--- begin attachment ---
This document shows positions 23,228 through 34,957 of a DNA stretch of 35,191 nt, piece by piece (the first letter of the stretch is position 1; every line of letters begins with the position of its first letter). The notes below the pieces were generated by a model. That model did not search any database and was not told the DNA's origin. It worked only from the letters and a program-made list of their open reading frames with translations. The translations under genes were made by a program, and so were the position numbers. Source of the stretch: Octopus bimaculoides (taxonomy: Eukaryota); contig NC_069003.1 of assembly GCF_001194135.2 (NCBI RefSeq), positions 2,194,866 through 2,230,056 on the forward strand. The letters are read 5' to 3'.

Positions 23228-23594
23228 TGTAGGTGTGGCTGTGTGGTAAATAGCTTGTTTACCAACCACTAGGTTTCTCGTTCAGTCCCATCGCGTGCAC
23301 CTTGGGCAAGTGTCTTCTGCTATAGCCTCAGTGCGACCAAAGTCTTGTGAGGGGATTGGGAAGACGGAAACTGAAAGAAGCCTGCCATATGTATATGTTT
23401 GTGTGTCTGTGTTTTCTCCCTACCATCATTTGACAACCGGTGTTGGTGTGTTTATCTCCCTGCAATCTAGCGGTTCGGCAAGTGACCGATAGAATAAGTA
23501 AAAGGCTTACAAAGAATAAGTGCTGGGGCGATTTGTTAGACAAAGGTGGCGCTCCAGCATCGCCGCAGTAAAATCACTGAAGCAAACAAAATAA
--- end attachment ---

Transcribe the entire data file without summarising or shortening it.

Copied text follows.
This document shows positions 23,228 through 34,957 of a DNA stretch of 35,191 nt, piece by piece (the first letter of the stretch is position 1; every line of letters begins with the position of its first letter). The notes below the pieces were generated by a model. That model did not search any database and was not told the DNA's origin. It worked only from the letters and a program-made list of their open reading frames with translations. The translations under genes were made by a program, and so were the position numbers. Source of the stretch: Octopus bimaculoides (taxonomy: Eukaryota); contig NC_069003.1 of assembly GCF_001194135.2 (NCBI RefSeq), positions 2,194,866 through 2,230,056 on the forward strand. The letters are read 5' to 3'.

Positions 23228-23594
23228 TGTAGGTGTGGCTGTGTGGTAAATAGCTTGTTTACCAACCACTAGGTTTCTCGTTCAGTCCCATCGCGTGCAC
23301 CTTGGGCAAGTGTCTTCTGCTATAGCCTCAGTGCGACCAAAGTCTTGTGAGGGGATTGGGAAGACGGAAACTGAAAGAAGCCTGCCATATGTATATGTTT
23401 GTGTGTCTGTGTTTTCTCCCTACCATCATTTGACAACCGGTGTTGGTGTGTTTATCTCCCTGCAATCTAGCGGTTCGGCAAGTGACCGATAGAATAAGTA
23501 AAAGGCTTACAAAGAATAAGTGCTGGGGCGATTTGTTAGACAAAGGTGGCGCTCCAGCATCGCCGCAGTAAAATCACTGAAGCAAACAAAATAA